Earlier this month, the University of California Regents met for their bi-monthly meeting. In addition to outlining their own propositions and plans for the immediate future, the regents also heard some of the short term concerns presented by an assortment of students and UC employees.
The main concerns of the students related to the University of California’s involvement with the fossil fuel industry; staff concerns over low pay and job security; and, perhaps the most provocative topic at the conference, tuition increases.
On the first day of the meeting, questions and appeals from the audience members followed a brief introduction of the UC regents.
Many students were upset with the University of California’s continued dealings with the fossil fuel industry. Eight students from Fossil Free UC took the floor to share their concerns over the UC’s involvement with environmental affairs, urging the University of California system to divest its funds from the fossil fuel system. The organization also brought forth a petition with over 600 signatures calling for the divestment of fossil fuels.
According to the Fossil Free NGO’s website, the fossil fuel divestment movement is calling on the organization to withdraw money from and stop investing in the fossil fuel industries. Many students believe that the University of California severing its ties with the fossil fuel entities is essential, as it marks the transition towards utilizing cleaner sources of alternative energy. They also argue that divesting in fossil fuels allows the UC to unshackle itself from special interests and thus more fully commit its resources to bettering campus prosperity.
Many pleas were made to UC Regent Richard Sherman, asking him to spearhead UC efforts in divesting from fossil fuels. As chair of the Investments Subcommittee, he wields considerable power in regards to managing which projects the University of California decides to invest in.
The second major concern at the board meeting was over job security. Many employees and further employees of the University of California’s support staff and hospital system were there to voice their displeasure at their mistreatment at the hands of the University of California.
Veteran UC Irvine hospital unit service coordinator Monica DeLeon addressed the regents, stating that last year UCI had laid off 200 members of its hospital support staff. She also contended that UC Irvine rakes in $70 million annually as profit for the health care services they provide.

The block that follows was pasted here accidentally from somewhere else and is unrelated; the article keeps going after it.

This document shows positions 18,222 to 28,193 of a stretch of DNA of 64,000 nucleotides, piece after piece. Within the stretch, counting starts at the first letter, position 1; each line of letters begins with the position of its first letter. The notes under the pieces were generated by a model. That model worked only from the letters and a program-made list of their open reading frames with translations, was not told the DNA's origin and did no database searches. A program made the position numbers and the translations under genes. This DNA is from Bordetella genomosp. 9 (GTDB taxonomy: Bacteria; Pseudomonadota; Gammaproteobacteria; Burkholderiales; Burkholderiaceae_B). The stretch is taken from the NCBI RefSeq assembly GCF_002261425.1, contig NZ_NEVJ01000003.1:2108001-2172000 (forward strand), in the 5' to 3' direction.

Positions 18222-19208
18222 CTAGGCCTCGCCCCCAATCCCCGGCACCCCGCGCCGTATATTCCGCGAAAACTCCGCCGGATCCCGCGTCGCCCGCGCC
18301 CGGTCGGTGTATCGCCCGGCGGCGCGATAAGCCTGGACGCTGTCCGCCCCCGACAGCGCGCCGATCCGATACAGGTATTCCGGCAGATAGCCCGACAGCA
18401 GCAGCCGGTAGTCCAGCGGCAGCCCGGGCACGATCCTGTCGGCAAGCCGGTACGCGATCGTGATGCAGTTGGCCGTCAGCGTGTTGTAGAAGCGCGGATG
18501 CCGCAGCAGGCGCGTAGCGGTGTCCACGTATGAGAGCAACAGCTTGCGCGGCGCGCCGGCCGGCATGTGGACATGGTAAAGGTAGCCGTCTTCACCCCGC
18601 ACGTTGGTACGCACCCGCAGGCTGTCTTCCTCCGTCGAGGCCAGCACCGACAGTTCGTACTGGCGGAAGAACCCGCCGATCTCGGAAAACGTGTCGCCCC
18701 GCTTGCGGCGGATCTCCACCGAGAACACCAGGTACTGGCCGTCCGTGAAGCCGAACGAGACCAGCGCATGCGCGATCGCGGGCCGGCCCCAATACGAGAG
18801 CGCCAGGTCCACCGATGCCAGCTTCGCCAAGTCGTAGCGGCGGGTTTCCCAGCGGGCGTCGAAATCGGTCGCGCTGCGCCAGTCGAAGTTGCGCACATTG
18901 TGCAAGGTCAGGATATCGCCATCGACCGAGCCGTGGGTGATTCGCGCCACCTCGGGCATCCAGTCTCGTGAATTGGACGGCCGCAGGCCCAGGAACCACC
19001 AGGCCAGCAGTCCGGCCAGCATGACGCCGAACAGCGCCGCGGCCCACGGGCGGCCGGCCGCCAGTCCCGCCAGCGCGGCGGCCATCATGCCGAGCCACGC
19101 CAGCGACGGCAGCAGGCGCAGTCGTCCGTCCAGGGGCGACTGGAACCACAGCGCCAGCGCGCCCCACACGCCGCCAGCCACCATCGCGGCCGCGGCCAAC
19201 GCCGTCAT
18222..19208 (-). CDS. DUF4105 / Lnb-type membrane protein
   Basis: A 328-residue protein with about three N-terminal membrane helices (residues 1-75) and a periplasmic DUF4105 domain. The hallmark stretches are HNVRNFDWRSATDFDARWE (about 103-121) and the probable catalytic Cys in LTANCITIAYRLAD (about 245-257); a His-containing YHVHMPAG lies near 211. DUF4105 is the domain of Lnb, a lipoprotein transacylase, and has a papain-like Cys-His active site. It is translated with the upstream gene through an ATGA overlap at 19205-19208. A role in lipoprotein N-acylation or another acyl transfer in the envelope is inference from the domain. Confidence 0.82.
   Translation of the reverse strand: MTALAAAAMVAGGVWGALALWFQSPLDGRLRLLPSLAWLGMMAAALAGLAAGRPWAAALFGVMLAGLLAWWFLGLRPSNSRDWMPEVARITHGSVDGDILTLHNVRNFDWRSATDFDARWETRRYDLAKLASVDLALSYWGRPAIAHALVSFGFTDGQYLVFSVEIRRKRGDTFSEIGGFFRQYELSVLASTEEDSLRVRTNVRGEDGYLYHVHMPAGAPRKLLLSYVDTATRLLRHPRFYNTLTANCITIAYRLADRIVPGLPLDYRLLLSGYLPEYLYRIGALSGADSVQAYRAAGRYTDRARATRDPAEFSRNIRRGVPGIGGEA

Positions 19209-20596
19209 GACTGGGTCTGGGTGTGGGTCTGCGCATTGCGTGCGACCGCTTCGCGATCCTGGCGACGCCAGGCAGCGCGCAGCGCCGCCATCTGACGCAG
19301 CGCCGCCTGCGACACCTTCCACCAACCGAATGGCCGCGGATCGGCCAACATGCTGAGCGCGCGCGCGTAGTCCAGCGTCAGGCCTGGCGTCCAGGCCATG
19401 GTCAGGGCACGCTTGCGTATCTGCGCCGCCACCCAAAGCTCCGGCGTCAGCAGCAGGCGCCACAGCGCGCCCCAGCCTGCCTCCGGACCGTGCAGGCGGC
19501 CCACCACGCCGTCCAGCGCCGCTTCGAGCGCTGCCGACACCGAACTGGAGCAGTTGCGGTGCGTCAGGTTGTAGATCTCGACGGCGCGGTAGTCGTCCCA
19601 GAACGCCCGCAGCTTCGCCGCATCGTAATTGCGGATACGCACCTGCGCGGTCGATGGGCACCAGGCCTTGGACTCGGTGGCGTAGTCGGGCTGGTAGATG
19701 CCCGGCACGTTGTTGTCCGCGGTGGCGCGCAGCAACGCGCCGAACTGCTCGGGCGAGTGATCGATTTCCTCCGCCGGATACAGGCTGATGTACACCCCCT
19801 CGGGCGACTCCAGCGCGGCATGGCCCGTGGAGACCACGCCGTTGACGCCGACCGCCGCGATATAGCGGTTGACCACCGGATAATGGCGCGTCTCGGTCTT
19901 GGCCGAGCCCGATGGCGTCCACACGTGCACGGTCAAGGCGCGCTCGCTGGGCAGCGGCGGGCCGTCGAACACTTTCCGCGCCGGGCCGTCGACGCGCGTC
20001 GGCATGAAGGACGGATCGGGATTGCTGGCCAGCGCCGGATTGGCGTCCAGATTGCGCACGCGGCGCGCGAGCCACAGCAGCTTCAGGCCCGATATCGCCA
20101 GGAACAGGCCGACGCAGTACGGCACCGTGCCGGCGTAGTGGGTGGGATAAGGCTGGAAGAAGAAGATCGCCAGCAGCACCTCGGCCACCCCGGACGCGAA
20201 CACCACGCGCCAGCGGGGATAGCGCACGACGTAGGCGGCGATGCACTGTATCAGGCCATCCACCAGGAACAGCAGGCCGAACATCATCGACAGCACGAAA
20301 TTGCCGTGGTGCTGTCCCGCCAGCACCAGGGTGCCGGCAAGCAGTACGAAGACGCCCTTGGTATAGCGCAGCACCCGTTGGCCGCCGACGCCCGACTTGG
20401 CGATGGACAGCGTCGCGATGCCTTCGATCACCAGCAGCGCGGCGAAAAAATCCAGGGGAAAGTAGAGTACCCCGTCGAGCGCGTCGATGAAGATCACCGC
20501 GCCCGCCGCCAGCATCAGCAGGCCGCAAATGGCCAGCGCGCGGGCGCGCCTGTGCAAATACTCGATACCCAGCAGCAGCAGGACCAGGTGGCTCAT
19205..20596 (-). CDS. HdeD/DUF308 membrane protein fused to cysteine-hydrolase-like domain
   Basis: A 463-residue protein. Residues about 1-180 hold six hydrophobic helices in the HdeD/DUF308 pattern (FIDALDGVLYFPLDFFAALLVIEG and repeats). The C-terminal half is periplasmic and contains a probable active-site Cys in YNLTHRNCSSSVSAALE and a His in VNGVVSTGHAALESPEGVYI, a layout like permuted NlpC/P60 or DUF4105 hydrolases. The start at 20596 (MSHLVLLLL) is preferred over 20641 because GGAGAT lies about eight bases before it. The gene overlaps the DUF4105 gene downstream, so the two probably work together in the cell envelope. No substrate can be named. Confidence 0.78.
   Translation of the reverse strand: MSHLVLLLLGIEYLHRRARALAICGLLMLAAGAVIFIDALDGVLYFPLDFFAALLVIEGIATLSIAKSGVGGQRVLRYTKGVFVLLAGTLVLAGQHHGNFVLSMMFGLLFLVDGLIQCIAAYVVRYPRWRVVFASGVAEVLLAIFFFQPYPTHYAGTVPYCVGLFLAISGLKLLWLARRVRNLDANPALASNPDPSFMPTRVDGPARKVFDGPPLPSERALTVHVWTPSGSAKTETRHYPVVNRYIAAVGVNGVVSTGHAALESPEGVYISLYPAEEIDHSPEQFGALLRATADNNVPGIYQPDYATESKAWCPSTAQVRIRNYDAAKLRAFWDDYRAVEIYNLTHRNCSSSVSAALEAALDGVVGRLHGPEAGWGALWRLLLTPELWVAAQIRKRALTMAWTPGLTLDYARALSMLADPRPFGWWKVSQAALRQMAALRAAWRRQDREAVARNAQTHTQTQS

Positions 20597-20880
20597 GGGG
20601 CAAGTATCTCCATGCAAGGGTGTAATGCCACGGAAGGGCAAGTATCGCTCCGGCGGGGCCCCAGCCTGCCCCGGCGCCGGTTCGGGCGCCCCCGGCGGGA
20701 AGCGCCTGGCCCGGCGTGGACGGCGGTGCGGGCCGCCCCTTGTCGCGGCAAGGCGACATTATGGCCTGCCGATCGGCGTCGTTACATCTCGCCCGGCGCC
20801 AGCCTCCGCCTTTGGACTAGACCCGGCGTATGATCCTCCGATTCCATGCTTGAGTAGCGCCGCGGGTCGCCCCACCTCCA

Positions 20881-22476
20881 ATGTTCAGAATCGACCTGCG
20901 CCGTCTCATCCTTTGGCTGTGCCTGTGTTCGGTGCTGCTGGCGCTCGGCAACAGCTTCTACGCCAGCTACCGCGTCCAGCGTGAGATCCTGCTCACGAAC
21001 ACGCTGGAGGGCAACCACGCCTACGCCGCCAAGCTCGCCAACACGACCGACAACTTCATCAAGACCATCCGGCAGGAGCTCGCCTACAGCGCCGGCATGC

Former UC hospital employee Vanessa Garcia also expressed her outrage at the unfair treatment, fuming over how her mother’s (also a caregiver) working hours were cut and emphasizing how essential she and her fellow support staff members are to the hospital’s operations.
Teamster Local 2010 vice president-elect Mary Higgins spoke on behalf of the clerical and other UC-affiliated labor unions. Her primary concerns were over whether the bargaining units would be able to maintain their current benefit plan over a 401k and whether or not the workers she was representing would be paid a fair wage.
These frustrations over fair labor compensation manifested later, when many members of the audience began to chant “pay us enough to eat.” This in turn prompted an intermission on the part of the regents, as they attempted to settle the assembled.
The item that garnered the most reactions was Item F4, regarding the 2017-2018 budget. Much of the necessary revenue would be sourced from tuition increases.
Vice-President Nathan Brostrom’s proposal was that the annual tuition be increased by 2.5 percent, or $280 a year. His reasoning is that it was necessary to modernize facilities and accommodate the expected influx of students.
Students were less than pleased. The morning of the second day of the conference, many of them barred entry of the regents into the building, prompting the police to attempt to disperse the crowd.
Additional concerns were expressed regarding sexual misconduct on the part of one of the members of the UC Regents and fears over the election’s results. A young woman alleged that Regent Norman Pattiz had sexually harassed her and called for higher standards of conduct. Most of the post-election fears were held by the LGBTQ communities, who were concerned over possible discrimination from supporters of the Trump presidency.
The board meeting closed with UC President Janet Napolitano stating her pride at being a Californian and stressing the importance of a diverse, liberal education.
“As the principles make clear, the University strives to foster an environment in which all are included, and all are given an equal opportunity to learn and explore,” Napolitano said. “The University of California will continue to pursue and protect these principles now and in the future, and urges our students, our faculty and staff, and all others associated with the University to do so as well.”